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Eric Allen HallArthur Ashe: Tennis and Justice in the Civil Rights Era

Johns Hopkins University Press, 2014

by Bruce Berglund on November 4, 2014

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When he died from AIDS in 1993, Arthur Ashe was universally hailed as a man of principle, grace, and wisdom—a world-class athlete who had transcended his game. But a closer look at Ashe’s life reveals a more complex picture. Certainly, Ashe was an admirable figure. When tennis tournament organizers barred the teenage phenom because of his race, Ashe maintained his dignity. Decades later, when he was teaching a university course on African Americans in sport, Ashe couldn’t find a suitable textbook. So he researched and wrote one himself. At the same time, however, Ashe’s views on civil rights initially were more in line with those of Booker T. Washington than those of other politically active athletes of the 1960s. He did not accept the equality of women in sports. And his position on competing in South Africa under apartheid went through a long evolution. On these issues and others, Arthur Ashe had plenty of critics–something that is often missed today.

Surprisingly, despite his pioneering role in the history of tennis and his involvement in a range of pursuits off the court, Ashe has not been the subject of a scholarly biography. Eric Allen Hall’s book, Arthur Ashe: Tennis and Justice in the Civil Rights Era (Johns Hopkins University, 2014) fills this gap. As Eric explains in the interview, Ashe was a unique athlete in that he left his personal papers to a research archive. His biography thus draws not only from press accounts of Ashe’s life and the tennis star’s own memoirs (he wrote four during his lifetime), but also from Ashe’s notes and letters. The result is a portrait of Arthur Ashe that shows the fullness of his character–his broad interests, his impressive talents, and his missteps.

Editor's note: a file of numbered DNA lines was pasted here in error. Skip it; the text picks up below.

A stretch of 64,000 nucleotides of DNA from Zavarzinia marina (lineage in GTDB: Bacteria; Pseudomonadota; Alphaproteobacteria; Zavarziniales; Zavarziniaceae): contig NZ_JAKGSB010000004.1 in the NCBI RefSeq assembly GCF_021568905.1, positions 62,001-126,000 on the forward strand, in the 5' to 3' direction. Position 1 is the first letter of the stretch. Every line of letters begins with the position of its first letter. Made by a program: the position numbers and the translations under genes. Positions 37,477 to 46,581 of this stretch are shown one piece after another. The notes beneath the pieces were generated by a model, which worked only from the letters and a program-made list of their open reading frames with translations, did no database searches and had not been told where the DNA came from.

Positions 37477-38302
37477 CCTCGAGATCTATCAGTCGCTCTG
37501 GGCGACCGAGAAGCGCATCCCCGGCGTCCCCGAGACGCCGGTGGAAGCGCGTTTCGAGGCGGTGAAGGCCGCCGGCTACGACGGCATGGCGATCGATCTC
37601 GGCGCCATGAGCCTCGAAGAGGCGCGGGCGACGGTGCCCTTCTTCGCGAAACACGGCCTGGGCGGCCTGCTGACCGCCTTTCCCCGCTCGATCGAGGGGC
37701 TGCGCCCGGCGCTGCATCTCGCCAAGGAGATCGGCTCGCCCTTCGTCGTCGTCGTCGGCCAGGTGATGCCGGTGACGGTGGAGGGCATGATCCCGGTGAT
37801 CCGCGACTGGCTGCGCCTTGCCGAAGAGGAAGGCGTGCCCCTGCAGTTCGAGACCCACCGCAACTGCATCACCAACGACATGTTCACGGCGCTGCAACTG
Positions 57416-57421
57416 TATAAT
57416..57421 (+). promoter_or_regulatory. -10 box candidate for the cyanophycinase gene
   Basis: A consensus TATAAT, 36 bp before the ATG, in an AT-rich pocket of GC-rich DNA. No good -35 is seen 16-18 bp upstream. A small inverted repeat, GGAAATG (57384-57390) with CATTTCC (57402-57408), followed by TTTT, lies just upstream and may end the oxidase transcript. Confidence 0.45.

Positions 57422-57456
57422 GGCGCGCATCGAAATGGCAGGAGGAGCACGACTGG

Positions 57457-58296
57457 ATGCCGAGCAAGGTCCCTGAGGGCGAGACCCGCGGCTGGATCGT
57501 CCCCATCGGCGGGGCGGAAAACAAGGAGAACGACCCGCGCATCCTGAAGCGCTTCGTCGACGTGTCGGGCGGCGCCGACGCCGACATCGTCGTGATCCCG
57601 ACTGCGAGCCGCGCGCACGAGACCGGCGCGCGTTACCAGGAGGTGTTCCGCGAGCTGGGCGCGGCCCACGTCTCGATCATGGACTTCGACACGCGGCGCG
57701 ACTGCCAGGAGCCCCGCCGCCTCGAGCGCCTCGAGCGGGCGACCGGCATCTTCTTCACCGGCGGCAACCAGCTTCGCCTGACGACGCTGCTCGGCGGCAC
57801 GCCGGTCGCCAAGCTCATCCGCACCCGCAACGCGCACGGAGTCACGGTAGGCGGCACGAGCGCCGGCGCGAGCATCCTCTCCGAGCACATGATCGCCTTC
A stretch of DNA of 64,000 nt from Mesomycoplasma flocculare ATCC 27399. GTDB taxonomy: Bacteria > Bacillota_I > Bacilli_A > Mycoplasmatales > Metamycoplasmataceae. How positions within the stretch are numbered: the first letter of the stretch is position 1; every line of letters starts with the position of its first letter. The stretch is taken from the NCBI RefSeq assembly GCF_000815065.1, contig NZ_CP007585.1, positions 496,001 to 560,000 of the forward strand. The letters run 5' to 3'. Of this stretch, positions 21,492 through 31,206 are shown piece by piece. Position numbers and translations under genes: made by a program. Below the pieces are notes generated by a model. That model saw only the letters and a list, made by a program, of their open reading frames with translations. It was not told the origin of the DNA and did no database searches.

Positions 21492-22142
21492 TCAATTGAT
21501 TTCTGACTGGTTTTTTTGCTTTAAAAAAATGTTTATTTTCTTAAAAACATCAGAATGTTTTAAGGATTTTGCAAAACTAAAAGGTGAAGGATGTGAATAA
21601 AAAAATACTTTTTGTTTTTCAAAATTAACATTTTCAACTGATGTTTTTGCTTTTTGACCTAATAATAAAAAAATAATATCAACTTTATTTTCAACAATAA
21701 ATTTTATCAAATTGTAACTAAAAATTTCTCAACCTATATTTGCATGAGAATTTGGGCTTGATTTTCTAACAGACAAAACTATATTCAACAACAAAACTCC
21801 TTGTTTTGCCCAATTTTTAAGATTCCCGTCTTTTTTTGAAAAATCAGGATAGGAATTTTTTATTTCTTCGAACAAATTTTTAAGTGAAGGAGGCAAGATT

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Matthew AlgeoPedestrianism: When Watching People Walk Was America’s Favorite Spectator Sport

September 4, 2014

Once upon a time, before baseball drew crowds to America’s ballparks and English workers spent their Saturdays at the football grounds, one of the most popular spectator events in both countries was watching people walk. Pedestrianism had its start outdoors, as walkers set off on long-distance treks for the simple challenge of it—or to win [...]

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Stefan Rinke and Kay Schiller (eds.)The FIFA World Cup 1930-2010: Politics, Commerce, Spectacle and Identities

August 1, 2014

The history of globalization is found in more than international political organizations and multinational corporations, free-trade agrteements and foreign direct investments, satellite communications and special export zones.  When looking at the forces that have driven globalization over the last decades, we must also look to football and especially the World Cup.  Indeed, there is no [...]

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J. C. HerzLearning to Breath Fire: The Rise of CrossFit and the Primal Future of Fitness

July 18, 2014